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KipIngram

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Everything posted by KipIngram

  1. Blanket statements like that might be accurate if everyone thought alike. At last check I found there were 7.5 billion of us, though. I guess there aren't 7.5 billion different coherent ways of thinking (we tend to "group" ourselves), but I feel quite sure that many people who've lived and are living found that religion brought them a great sense of meaning. Your mileage may vary - that's ok. I'm not really in that group, but I support their right to feel as they wish. For us to sit back and behave as though we can rationally decide which of those attitudes are meaningful and which are not is the height of arrogance.
  2. He lost me when he removed "voluntary" from the job profile.
  3. Yeah, that sounds pretty right. Please let me clarify that this was in response to "He's not going to stop being delusional." Absolutely NOT in response to "The presidency should not be a voluntary position." So we want a President who feels he's being forced to do the job??? Sheesh.
  4. I'd guess that the strength of legal threats would vary from nation to nation, depending on libel laws.
  5. Yeah, I don't think he's going to change.
  6. One thing I've noticed, from hanging out on IRC, is that I am more likely to make a "homonym mistake" on IRC than in, say, typing a word document. I think even though IRC is written, it somehow triggers verbal parts of our brain. When you're talking it doesn't matter whether you say "right" or "write." That's the only theory I've come up with for why it happens more on IRC - when I'm typing there I'm really "conversing" instead of "writing."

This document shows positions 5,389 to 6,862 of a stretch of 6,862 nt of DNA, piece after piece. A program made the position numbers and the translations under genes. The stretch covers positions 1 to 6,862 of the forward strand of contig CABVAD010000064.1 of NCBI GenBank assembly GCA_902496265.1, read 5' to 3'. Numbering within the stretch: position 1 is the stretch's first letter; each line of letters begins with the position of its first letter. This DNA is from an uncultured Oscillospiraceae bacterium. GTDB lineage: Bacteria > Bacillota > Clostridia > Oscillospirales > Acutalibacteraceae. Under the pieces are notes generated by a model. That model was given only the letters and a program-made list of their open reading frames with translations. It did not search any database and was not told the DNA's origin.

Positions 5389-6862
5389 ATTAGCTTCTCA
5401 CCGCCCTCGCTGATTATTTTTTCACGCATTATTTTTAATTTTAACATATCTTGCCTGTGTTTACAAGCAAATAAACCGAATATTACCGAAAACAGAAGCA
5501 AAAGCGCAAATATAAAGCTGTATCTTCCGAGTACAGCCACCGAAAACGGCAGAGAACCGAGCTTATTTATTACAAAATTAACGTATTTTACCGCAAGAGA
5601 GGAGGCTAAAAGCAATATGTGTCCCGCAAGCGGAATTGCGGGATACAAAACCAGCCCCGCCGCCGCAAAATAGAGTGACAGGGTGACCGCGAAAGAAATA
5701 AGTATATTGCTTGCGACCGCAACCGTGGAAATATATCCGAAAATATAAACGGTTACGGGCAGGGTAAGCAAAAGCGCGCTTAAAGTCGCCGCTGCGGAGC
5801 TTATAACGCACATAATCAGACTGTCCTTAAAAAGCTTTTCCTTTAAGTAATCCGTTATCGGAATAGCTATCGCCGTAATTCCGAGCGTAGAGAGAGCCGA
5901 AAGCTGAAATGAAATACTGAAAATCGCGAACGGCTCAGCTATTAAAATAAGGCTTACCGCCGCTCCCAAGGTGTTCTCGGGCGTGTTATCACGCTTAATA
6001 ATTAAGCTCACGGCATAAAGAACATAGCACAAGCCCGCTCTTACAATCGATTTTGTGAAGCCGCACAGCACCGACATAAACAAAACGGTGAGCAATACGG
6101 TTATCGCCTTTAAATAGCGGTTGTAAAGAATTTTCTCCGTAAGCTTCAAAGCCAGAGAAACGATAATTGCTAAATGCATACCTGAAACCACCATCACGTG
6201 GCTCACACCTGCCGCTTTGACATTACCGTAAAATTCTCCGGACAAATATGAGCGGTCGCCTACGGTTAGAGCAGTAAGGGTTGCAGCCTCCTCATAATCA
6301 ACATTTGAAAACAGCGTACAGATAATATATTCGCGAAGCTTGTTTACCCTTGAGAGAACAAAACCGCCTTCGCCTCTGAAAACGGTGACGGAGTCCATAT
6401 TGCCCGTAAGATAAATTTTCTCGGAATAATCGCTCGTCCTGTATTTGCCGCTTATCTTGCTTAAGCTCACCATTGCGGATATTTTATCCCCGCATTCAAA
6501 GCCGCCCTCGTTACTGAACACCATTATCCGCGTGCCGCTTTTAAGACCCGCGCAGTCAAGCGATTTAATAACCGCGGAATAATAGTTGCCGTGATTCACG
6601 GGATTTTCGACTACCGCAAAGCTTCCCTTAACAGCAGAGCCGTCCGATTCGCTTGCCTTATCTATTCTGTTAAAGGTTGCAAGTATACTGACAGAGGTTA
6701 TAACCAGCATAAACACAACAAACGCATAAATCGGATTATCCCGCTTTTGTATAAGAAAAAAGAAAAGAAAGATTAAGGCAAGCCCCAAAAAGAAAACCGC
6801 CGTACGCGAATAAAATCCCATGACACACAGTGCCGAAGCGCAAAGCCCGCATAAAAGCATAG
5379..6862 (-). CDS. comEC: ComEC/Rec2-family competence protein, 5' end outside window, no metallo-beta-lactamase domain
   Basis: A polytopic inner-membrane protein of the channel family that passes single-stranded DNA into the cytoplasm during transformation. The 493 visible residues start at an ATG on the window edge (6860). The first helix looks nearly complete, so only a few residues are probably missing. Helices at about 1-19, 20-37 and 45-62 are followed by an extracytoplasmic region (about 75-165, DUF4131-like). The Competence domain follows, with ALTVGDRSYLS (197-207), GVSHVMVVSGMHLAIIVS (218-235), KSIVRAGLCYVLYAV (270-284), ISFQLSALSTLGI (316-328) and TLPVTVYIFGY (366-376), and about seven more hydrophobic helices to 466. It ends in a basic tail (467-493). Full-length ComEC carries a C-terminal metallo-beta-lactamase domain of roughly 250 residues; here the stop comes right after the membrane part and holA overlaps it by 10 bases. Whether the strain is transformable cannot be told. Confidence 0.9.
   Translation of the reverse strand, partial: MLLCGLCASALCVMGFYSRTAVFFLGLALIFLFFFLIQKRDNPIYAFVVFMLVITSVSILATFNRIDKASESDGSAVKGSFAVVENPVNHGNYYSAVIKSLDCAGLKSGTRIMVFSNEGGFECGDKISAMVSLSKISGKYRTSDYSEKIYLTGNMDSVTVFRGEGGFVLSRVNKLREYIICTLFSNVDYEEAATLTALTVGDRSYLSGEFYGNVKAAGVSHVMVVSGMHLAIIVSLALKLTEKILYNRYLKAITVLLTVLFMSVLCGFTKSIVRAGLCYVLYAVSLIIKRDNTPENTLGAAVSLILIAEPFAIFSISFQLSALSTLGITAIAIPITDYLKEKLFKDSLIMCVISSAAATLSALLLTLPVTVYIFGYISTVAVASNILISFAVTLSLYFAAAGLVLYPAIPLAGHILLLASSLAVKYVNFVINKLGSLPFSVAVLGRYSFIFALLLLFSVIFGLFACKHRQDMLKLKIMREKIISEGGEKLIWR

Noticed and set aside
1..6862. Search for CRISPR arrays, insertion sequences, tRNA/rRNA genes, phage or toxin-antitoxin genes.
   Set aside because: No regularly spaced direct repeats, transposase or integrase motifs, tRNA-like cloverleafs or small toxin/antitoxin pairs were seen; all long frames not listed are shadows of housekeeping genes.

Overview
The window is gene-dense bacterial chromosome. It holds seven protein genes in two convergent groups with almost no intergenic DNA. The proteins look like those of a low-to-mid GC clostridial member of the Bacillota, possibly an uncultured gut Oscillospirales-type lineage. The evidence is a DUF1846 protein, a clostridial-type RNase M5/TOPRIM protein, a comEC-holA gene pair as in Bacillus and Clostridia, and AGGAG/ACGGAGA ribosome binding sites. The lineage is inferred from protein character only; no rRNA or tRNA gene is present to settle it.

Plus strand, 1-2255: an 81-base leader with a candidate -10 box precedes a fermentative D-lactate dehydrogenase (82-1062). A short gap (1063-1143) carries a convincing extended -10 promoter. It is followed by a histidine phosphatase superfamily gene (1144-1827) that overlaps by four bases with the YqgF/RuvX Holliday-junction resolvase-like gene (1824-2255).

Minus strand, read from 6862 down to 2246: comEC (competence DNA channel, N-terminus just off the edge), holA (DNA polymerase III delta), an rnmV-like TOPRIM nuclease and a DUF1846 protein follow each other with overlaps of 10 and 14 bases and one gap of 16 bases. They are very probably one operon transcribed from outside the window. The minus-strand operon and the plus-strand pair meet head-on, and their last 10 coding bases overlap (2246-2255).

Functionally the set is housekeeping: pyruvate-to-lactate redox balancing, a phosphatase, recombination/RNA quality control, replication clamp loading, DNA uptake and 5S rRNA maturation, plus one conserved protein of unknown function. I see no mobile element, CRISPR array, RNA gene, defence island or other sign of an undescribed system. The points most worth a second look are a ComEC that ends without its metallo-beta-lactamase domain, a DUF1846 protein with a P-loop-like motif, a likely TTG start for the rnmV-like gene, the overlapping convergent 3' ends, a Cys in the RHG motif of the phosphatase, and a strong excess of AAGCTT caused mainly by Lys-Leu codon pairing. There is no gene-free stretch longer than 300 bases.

7. Well, that's better than referring to The Great Gatsby as a work of John Steinbeck.
  8. Yes, you have a point - perhaps I'm trying to discriminate between "ultimately emotional," which as you've pointed out nearly everything is, vs. "heat of the moment" emotional. Your point's good, though - ultimately everything may come down to our individual core values. I just place an extremely high value on individual freedom, and I recognize that it would be irrational of me to expect for myself without granting it to others; it's a strong component of what drives my thinking. So yes, perhaps I can't presume to judge someone who replaces "freedom" with "security" in their own personal value system. Well, I can judge in my mind, but shouldn't necessarily act on that judgment. Ultimately everything comes down to individual values, because that's really what we are: individuals. Our social groupings are an "overlay" that we've added after the fact - not an inherent part of our existence.